Does Fort Worth Ever Cross Your Mind? Arkansas Native David Adam Byrnes Has Found his ‘Neon Town’
The list of household names in country music grows bigger each year. Arkansas has a firmly planted history in blues, folk, bluegrass and country with names like Al Green, Glen Campbell, Johnny Cash and Patsy Montana. A product in the making, David Adam Byrnes, has his sights on one day joining this list of icons Arkansans hold near and dear to their hearts.
Born and bred in the Natural State with a guitar in his arms and a twang in his voice, Byrnes doesn’t remember a time when he wasn’t singing. “If we go back to the beginning, it’s 3-year-old me sitting on the fireplace just singing my little heart out at my parents’ friends’ house,” Byrnes shares. Landing “gigs” at the age of 5, Byrnes would sing George Strait at nursing homes up until the fateful day he would make a move to the music city of Nashville, Tennessee. “That molded me to learn how to play in front of people — I guess you could call it a start to where I am now,” he says. On top of his regular shows at nursing homes around Central Arkansas, Byrnes performed in talent shows, formed a little band that played at the occasional bars and backyard parties, and as he puts it, “basically anywhere with a stage and a chance to get in front of people.”
This first group disbanded, and Byrnes formed “a little bit better band” his senior year of high school. “It was during this time that we really started hitting the bar scene around Little Rock, and even some other parts of the state,” he says. He remembers the band going on their first tour to Alabama and feeling like everything was getting more serious. “My bass player and drummer were brothers who worked at Casa Mexicana in Sherwood. They asked the owner if we could play there one Saturday night, and the owner told us that we could come perform that Tuesday. We packed the place that Tuesday night, and the owner told us to start playing every Tuesday.” Byrnes believes that if he had to pinpoint one place from all the shows he did growing up, he would credit Casa Mexicana as being where he really got his start. “We did that for a few years, and it just kept getting bigger and bigger to the point there were lines wrapped around trying to get in every week. The people that found me and kind of took me to Nashville actually found me there.”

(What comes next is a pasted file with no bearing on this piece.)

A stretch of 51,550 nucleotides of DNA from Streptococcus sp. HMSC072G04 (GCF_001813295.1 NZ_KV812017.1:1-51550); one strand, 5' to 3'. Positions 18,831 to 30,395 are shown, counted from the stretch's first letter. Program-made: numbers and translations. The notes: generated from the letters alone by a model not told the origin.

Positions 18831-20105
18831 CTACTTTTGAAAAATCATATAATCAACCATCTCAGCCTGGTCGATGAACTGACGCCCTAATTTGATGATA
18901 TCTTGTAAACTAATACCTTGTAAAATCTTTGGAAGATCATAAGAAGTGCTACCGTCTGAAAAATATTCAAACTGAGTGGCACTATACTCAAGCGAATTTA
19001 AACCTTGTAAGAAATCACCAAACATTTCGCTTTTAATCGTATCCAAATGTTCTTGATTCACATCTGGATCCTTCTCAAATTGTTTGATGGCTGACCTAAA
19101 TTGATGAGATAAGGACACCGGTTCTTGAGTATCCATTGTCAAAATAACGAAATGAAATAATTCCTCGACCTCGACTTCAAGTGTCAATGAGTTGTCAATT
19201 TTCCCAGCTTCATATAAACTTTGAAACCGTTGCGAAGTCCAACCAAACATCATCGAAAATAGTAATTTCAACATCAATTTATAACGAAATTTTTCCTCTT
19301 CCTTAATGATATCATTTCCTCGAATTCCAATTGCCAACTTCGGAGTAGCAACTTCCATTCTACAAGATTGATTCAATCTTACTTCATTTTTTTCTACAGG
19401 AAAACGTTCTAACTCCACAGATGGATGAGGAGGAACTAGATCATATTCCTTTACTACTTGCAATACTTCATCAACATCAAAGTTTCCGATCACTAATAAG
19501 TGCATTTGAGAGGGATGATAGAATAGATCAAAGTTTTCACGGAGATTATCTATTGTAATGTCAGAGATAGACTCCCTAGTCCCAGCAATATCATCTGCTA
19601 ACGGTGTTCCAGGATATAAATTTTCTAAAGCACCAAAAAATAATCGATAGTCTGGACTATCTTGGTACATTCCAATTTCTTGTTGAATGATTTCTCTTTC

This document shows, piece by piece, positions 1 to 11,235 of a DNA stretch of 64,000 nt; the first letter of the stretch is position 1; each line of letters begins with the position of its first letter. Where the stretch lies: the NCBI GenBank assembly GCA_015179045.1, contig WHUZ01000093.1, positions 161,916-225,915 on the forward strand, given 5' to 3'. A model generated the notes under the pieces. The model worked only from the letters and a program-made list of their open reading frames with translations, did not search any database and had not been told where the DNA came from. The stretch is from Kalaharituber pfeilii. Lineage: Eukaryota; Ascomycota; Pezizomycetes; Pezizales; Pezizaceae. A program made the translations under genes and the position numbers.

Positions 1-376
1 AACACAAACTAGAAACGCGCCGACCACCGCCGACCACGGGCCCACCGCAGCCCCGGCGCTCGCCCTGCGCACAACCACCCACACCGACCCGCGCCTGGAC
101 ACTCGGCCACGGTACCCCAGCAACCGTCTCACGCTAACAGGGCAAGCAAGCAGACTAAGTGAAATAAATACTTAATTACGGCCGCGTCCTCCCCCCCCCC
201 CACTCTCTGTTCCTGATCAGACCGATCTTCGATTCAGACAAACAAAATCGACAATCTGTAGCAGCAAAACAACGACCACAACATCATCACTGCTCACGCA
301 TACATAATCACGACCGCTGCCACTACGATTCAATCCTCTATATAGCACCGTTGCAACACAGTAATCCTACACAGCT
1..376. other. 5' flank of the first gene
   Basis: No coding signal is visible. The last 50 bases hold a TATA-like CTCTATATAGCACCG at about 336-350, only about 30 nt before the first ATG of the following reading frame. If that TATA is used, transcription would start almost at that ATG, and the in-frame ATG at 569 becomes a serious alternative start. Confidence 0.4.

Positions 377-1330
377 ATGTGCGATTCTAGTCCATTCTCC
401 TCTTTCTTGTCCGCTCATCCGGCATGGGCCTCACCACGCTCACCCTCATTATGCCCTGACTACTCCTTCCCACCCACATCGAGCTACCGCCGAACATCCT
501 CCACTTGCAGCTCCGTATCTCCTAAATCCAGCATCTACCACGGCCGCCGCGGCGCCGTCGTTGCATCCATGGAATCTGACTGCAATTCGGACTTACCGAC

Making the move from his home state to Nashville at the age of 19 was not the easiest feat. Byrnes explains that he realized he was sheltered and that he may not have been the most prepared. “I don’t think I really knew what I was doing, to be honest. I had been making trips to Nashville for the year and a half before I moved — pretty much right after I graduated I started making trips up there,” he explains. “Arkansas has always been home, will always be home, but I knew that if I was going to take the next step and chase this country music dream, I had to go where the country music world was.”
Raised on the old country sounds of Strait and Tracy Lawrence, Byrnes came to realize that the country music he was chasing wasn’t found in the current trends being promoted in Nashville, but down south in Texas. “I came into Nashville guns blazing. I was there to do traditional country music and really grab the attention of the older guys that were songwriters back in the ’90s and before,” Byrnes says. He received a record deal his first year in Nashville. What has been coined as “bro country” and “country pop” is more or less what Byrnes signed into. Battling with what his producer wanted him to sound like and what he wanted to sound like, the old country always prevailed. “There were moments where the Texas scene would flash its lights at me and let me know that there were people out there that like traditional country music, it’s just that this town isn’t catering to them.”